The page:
With a big 2023 campaign, he could climb into various top-100 lists and reach Triple-A, where he’d put himself firmly in the Yankees’ 2024 plans. He’s probably the player on this list with the most to gain next year due to his draft status, raw talent, and high ceiling, but it also could be argued that it’s the least interesting option for those very same reasons. We already know Sweeney should be a good prospect, so let’s get to the nitty gritty of the Yankees’ farm system.
King of Command
Richard Fitts had an excellent 2022 season, his first as a pro. While with the Tampa Tarpons, he had a 5.01 ERA and 1.48 HR/9, but that didn’t reflect his true talent level. His xFIP (3.34) and K-BB% (23.2%) were both remarkable, and the Yankees identified this trend of lots of strikeouts without many walks and decided to elevate him to High-A with the Hudson Valley Renegades. What would follow is one of the most dominant stretches any pitcher in the organization could imagine going on.
- Stats with High-A Hudson Valley
- 33.0 IP (6.2 IP/GS)
- 0.55 ERA
- 2.20 FIP
- 32.2% K%
- 2.5% BB%
- 0.61 WHIP
When delving into his pitch mix, we see that Fitts is able to generate strong movement that profiles for a ton of swings and misses. His primary pitch is his four-seam fastball, which he threw ~55% of the time and had plenty of success with. With 17.8″ of Induced Vertical Break and a 33.4% CSW%, he was attacking batters in the zone with a fastball that relies on movement instead of velocity to overpower hitters. At just 92.5 MPH from a RHP, he actually has below-average velocity that, on the surface, should cause him to have to be more “crafty,” but instead, he pitches like a power pitcher.
Batters chased 36.6% of the time against the pitch with a putrid .242 xwOBA, making it a truly dominant pitch for the Auburn alumni. His second most used pitch (~35%) is his slider, a pitch that definitely needs work in 2023. Fitts allowed a .355 xwOBA on his slider despite a 34.5% CSW%, but perhaps the Yankees can help him in developing a slider that resembles more of a true sweeper. He already gets 9.1″ of horizontal sweep, and an extra inch or two would go a long way. The Yankees love their sweepers, so this would be in line with what the organization does.
We also saw Fitts incorporate the occasional cutter and changeup, with the cutter struggling to prevent hard contact (.438 xwOBA) and the changeup limiting hard contact (.265 xwOBA) but neither doing well as a whiff pitch. It’s very apparent that Fitts is best using his fastball a ton, but if he can polish those secondaries, we might be looking at one of the better pitching prospects in the sport. Something we can also observe as “lacking” in his arsenal is velocity, as the aforementioned sub-93 MPH fastball might not be able to play at higher levels, but Fitts has flashed a higher velocity upside.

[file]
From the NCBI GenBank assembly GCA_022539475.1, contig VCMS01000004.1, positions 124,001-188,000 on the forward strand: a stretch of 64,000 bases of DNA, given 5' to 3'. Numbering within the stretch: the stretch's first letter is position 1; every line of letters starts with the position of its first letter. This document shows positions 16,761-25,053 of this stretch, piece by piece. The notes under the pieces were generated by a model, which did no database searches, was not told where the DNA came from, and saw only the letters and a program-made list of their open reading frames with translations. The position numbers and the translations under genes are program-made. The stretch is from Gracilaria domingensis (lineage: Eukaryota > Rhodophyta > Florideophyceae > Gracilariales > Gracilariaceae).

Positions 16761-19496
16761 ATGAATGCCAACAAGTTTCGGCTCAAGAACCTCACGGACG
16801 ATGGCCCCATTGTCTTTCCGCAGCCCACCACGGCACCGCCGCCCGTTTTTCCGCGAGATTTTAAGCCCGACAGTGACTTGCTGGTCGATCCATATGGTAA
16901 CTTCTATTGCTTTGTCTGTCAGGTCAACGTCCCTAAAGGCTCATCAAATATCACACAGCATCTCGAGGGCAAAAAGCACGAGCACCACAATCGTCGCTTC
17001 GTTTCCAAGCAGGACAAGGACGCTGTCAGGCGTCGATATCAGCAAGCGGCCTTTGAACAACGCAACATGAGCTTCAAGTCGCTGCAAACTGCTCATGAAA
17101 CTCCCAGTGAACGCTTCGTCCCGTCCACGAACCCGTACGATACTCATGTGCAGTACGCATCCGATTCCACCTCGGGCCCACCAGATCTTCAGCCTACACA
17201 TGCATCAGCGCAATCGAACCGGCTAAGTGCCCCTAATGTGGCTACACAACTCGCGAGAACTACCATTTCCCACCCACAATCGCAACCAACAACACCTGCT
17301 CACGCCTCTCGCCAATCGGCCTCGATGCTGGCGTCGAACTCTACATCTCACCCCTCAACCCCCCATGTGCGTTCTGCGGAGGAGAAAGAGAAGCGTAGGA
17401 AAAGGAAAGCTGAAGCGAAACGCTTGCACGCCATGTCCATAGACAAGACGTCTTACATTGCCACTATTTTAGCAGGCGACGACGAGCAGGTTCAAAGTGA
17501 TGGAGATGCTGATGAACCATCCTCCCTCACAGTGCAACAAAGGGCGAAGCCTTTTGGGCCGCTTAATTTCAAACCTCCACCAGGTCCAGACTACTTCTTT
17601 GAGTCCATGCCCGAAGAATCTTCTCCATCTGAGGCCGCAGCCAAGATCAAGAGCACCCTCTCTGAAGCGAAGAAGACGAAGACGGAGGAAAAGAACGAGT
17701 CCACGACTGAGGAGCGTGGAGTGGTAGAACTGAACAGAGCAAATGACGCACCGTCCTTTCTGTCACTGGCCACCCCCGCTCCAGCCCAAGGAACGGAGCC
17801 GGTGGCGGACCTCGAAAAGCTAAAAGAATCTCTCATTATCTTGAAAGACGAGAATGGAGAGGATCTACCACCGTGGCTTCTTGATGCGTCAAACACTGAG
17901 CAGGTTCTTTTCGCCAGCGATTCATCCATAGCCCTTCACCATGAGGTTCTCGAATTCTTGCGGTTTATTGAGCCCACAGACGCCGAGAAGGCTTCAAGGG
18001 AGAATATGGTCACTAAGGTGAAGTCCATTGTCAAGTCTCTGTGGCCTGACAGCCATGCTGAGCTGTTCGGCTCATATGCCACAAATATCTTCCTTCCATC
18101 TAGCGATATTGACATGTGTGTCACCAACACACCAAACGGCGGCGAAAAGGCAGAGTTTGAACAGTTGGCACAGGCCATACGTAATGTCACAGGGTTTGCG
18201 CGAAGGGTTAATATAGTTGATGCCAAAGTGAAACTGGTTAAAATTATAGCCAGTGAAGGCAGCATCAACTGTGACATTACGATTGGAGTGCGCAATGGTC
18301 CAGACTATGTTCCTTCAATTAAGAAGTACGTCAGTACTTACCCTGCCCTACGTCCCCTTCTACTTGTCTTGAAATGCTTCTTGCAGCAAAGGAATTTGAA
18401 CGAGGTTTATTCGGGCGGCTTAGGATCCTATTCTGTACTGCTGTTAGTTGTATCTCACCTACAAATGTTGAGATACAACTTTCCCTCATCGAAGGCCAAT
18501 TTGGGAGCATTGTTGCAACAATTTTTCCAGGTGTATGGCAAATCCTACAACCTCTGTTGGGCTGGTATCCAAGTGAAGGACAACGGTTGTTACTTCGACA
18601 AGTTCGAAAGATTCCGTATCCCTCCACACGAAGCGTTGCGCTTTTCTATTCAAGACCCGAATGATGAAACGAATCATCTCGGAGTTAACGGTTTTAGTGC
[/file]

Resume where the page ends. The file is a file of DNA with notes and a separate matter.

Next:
When Richard Fitts was with Auburn, he had a mid-90s fastball that could touch 97, and while he hasn’t had that velocity return, could 2023 be the year it comes back? Adding a tick to his fastball could make it go from a solid pitch to an excellent one, and with his release not being entirely 12:00 on his fastball, there’s some deception going on there. It’s not to the extent of a Cristian Javier or Nestor Cortes, but there’s a reason that his lower velocity plays so well in a world where everyone’s throwing over 95 MPH. Standing at 6’3 and 215 pounds, Fitts can definitely add some velocity and get closer to 93-94 MPH on his fastball.
Easily the biggest selling point with Richard Fitts is his incredible command and aggressiveness in the strike zone. He walked just 10 batters in his final 13 starts, and his BB% on the season was under 5%. That aggressiveness will only benefit him more if he’s able to add a tick to his velocity, as his fastball already has posted results that would suggest there’s more to it than the pitch data may initially suggest. When we look at the PitchingBot model developed by Cameron Grove, we see that his four-seam stuff grading system relies heavily on movement and velocity.